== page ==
He was born the same year as Johann Sebastian Bach.
Handel’s Messiah This work is his most famous creation and is among the most popular works in the Western choral literature.
Handel completed the music in just 24 days and gave to Charles Jennens to create the lyrics.
After he finished composing The Messiah, Handel is said to have made the following statement: “I did think I saw Heaven before me and the great God himself.”
Much of the libretto comes from the Old Testament. The first section draws heavily from the book of Isaiah; that which prophesies the coming of the Messiah. There are few quotations from the Gospels; these are at the end of the first and the beginning of the second sections. They comprise the Angel going to the shepherds in Luke, two enigmatic quotations from Matthew and one from John: "Behold the Lamb of God". The rest of the second section is composed of prophecies from Isaiah and quotations from the evangelists. The third section includes one quotation from Job Job ("I know that my Redeemer liveth"), the rest primarily from First Corinthians. Interesting, too, is the interpolation of choruses from Revelation. The well-known "Hallelujah" chorus at the end of Part II and the finale chorus "Worthy is the Lamb that was slain" (“ Amen” ") are both taken from Revelation —a book of prophecies in the New Testament. The libretto was compiled by Charles Jennens and consists of fragments of verses from the King James Bible . Jennens conceived of the work much as an opera with three acts, each comprised of several scenes.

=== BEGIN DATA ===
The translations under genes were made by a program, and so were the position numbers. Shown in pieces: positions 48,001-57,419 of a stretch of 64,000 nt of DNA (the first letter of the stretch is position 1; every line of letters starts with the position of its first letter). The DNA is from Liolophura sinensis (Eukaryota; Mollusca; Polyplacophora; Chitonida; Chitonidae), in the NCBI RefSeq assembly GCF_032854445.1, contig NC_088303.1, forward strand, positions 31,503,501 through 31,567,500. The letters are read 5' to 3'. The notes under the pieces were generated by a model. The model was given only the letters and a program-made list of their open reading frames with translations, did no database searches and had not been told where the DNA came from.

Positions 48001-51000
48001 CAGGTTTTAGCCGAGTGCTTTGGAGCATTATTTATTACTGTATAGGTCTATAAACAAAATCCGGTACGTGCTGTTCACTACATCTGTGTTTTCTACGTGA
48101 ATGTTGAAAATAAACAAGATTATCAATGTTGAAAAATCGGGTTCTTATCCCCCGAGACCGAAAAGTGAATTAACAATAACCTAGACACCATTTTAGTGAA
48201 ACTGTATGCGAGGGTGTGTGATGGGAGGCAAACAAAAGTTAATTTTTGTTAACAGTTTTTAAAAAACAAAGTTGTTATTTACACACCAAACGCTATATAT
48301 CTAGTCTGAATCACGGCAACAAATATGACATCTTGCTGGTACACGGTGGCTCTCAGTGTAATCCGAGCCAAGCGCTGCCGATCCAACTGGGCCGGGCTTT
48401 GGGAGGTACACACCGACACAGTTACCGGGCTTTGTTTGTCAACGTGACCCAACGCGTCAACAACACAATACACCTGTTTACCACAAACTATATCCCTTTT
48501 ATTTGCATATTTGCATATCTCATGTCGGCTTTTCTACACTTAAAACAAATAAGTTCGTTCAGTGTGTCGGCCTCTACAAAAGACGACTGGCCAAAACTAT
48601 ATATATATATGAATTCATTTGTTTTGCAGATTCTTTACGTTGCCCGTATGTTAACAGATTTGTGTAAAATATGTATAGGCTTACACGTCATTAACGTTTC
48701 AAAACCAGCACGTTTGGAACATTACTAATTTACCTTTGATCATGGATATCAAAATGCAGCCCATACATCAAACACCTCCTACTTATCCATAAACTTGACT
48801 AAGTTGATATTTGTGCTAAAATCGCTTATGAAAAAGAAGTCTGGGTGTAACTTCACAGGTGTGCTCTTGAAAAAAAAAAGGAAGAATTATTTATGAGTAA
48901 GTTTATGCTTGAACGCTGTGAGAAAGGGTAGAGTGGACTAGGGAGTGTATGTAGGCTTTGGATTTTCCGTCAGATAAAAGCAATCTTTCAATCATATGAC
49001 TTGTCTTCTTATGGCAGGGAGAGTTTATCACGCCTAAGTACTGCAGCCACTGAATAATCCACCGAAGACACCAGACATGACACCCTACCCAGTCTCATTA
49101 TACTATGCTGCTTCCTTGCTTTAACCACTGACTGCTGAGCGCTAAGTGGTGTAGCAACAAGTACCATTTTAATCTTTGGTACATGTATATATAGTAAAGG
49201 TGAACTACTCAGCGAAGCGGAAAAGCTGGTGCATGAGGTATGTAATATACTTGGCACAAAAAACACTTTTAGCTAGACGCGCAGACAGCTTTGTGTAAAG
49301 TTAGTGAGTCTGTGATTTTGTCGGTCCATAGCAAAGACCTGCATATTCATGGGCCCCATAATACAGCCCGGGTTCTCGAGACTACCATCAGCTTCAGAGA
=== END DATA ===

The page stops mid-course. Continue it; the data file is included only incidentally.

The Water Music is a collection of orchestral movements, composed by Handel. It premiered in the summer of 1717 when King George I requested a concert on the River Thames. The concert was performed by 50 musicians that joined King George I on his barge. King George I was said to have loved it so much that he ordered Handel to play the suites three times on the trip.
Like Beethoven lost his hearing, Handel lost his sight.
<ul><li>Buried Nave: Charles Darwin Ben Jonson Sir Isaac Newton The North Entrance: (aka -- The Poets' Corner Robert Browning Geoffrey Chaucer Charles Dickens John Dryden George Frederick Handel Thomas Hardy Dr Samuel Johnson Rudyard Kipling Dante Rossetti Edmund Spenser Alfred Tennyson, 1st Baron Tennyson </li></ul>